Anxiety disorders and chronic pain frequently coexist. They have a reciprocal relationship and tend to exacerbate each other—high anxiety can increase sensitivity to pain, and pain can increase anxiety—because of their shared biological mechanisms. The somatosensory cortex interacts with the amygdala, hypothalamus, and the anterior cingulate cortex to produce the psychological and physical experience of pain, but these anatomical brain regions also contribute to feelings of anxiety. Additionally, both fear and anxiety involve two neurotransmitters, serotonin and norepinephrine, which signal to the brain and nervous system in times of stress. This section will discuss the relationship between pain and anxiety and how VR can attenuate them.
Preoperative anxiety is prevalent among pediatric and adult patients undergoing surgical procedures. A low level of anxiety is an understandable reaction to the unpredictable and potentially hazardous nature of surgical procedures. However, higher levels of preoperative anxiety require larger doses of anesthetics and cause postoperative pain in the form of psychological and physiological stress, surgical complications, and a painful and prolonged recovery (Kain et al., 2006). One way to reduce preoperative anxiety is to provide information on what to expect before, during, and after the procedure. In one randomized clinical trial (RCT), the group of pediatric patients receiving the information through a 360-degree video had significantly lower preoperative anxiety and increased adherence during anesthesia than the control group of pediatric patients receiving conventional information regarding anesthesia and surgery (Ryu et al., 2017). In a different RCT of 127 patients undergoing cranial and spinal operations, a 5-min VR video through VR goggles describing the preoperative and postoperative experience improved preoperative anxiety and stress compared to a standard preoperative procedure (Bekelis et al., 2017). A study assessing the impact of VR on postoperative pain in adult patients within 24 h of their cardiac surgery found that a majority of the patients reported a significant pain reduction post-VR therapy (Mosso-Vázquez et al., 2014). In general, patients reporting less anxiety during VR were more likely to report pain reduction (Pourmand et al., 2018; Sharar et al., 2016).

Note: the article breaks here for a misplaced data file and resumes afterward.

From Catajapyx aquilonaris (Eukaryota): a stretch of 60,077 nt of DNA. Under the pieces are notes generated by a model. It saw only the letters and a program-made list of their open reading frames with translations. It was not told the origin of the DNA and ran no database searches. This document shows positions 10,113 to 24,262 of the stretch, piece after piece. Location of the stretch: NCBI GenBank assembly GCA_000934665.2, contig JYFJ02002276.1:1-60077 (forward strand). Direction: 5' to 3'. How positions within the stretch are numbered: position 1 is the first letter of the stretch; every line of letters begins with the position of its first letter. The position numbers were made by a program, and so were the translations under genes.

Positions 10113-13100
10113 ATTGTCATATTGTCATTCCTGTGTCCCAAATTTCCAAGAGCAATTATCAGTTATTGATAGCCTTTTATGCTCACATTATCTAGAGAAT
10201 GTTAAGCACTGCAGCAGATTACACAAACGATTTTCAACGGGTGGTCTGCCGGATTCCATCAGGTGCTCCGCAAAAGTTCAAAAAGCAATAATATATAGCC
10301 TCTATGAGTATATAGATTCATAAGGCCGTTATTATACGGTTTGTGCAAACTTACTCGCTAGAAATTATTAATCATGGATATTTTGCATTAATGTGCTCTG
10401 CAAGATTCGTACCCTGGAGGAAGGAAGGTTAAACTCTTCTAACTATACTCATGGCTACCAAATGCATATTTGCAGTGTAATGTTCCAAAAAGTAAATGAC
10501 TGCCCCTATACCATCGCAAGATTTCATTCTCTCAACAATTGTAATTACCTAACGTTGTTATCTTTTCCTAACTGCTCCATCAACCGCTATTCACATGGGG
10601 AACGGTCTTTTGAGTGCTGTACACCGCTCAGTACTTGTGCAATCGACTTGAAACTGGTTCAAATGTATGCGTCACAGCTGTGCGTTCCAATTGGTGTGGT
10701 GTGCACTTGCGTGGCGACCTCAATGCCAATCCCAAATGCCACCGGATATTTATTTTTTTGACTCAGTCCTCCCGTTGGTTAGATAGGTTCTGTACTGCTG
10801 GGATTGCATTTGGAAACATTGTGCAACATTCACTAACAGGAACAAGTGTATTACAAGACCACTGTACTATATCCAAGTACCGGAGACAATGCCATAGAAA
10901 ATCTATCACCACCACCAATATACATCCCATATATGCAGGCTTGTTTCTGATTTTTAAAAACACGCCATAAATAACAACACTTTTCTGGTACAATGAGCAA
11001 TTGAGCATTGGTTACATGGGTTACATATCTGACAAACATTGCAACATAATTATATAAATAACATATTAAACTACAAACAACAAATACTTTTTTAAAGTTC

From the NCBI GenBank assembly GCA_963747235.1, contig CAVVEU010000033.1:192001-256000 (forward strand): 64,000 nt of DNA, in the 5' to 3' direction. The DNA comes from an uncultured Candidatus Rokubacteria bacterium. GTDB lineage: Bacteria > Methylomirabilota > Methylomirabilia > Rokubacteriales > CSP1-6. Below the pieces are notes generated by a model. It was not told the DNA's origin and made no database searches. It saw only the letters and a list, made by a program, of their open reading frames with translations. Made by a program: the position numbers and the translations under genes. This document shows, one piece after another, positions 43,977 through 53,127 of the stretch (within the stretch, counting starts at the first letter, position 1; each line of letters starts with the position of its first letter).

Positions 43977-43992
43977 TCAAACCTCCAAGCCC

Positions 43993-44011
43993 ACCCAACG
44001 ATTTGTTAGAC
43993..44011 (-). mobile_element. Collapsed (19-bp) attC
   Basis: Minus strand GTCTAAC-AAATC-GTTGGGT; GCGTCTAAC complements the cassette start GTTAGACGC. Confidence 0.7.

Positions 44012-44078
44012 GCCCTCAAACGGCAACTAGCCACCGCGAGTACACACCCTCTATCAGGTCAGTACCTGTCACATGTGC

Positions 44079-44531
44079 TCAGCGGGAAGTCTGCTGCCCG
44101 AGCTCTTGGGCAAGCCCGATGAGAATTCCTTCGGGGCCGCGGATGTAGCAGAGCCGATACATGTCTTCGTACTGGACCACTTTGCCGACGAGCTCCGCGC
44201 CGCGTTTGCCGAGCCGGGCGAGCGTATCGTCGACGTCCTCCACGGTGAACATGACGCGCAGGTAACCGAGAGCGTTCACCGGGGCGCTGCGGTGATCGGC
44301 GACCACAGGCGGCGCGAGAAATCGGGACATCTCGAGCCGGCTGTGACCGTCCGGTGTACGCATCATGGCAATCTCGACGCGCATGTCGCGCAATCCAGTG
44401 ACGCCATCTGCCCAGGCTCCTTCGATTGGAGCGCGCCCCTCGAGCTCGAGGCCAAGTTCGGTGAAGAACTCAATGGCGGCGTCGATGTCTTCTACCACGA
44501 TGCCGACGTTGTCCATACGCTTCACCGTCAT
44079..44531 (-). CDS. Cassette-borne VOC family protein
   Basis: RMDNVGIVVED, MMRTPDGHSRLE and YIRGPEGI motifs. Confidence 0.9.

The ability of VR to remove patients from the anxiety-inducing clinical environment and immerse them in a VE reduces pain and anxiety in patients undergoing burn care, cancer procedures and treatments, and even routine medical procedures. In all of those instances, Li et al. (2011) found that VR intervention was able to effectively reduce both the associated pain and anxiety.
VR as an Effective Analgesic
Virtual reality has been shown to be an effective therapy for patients experiencing pain from various medical conditions and medical procedures. In the last two decades, VR has found many applications in healthcare, including pain management. This section evaluates the potential of VR to effectively reduce pain.
VR analgesia has been extensively studied in burn patients as their pain is often undertreated and tends to vary in intensity throughout their recovery. Managing severe burns requires daily wound dressing changes and physical therapy (PT), both of which can be painful. Out of the 22 clinical studies on burn patients that Indovina et al. (2018) assessed, all but one of the studies showed that VR decreased the pain experienced by pediatric and adult burn patients undergoing wound care and PT in contrast with the control conditions; in the one negative study, failure might be attributed to the fact that the VR group did not have agency in their VR, as defined above. Although the pain measurement tools varied in those 21 clinical studies, they reported that VR can significantly reduce pain in burn patients.
VR analgesia has also been assessed in patients with cancer undergoing chemotherapy, which frequently results in adverse effects, such as nausea, vomiting, fatigue, pain, depression, and anxiety. These side effects can result in dosage reduction or treatment discontinuation and ultimately decrease the likelihood of recovery. Patients with cancer also frequently undergo other painful treatments and procedures, such as lumbar puncture and port access. Multiple clinical studies revealed that even VR with minimal or no agency significantly attenuated cancer-related symptoms and pain during hospitalization and during procedures. Therefore, true VR with agency would likely show an even greater pain reduction in cancer patients undergoing treatments or procedures (Indovina et al., 2018; Li et al., 2011).
Chronic pain is a common affliction and accounts partly for the prevalence of opioid prescriptions. Mallari et al. (2019) considers the findings on the impact of VR analgesia on patients with chronic pain to be less consistent than the findings on acute pain. Out of 10 studies reviewed involving patients with chronic pain, three did not reveal a decrease in pain intensity either during or after the VR exposure. A separate study assessing the impact of VR on 30 adults with various chronic pain conditions reported that pain was significantly reduced both during and immediately after the VR session (Jones et al., 2016). A non-randomized cohort study of hospitalized patients discovered that there was a larger pain reduction in the VR cohort compared to the distraction video cohort (Tashjian et al., 2017). There are mixed findings on the efficacy of VR to reduce chronic pain, possibly because of its heterogeneous origins.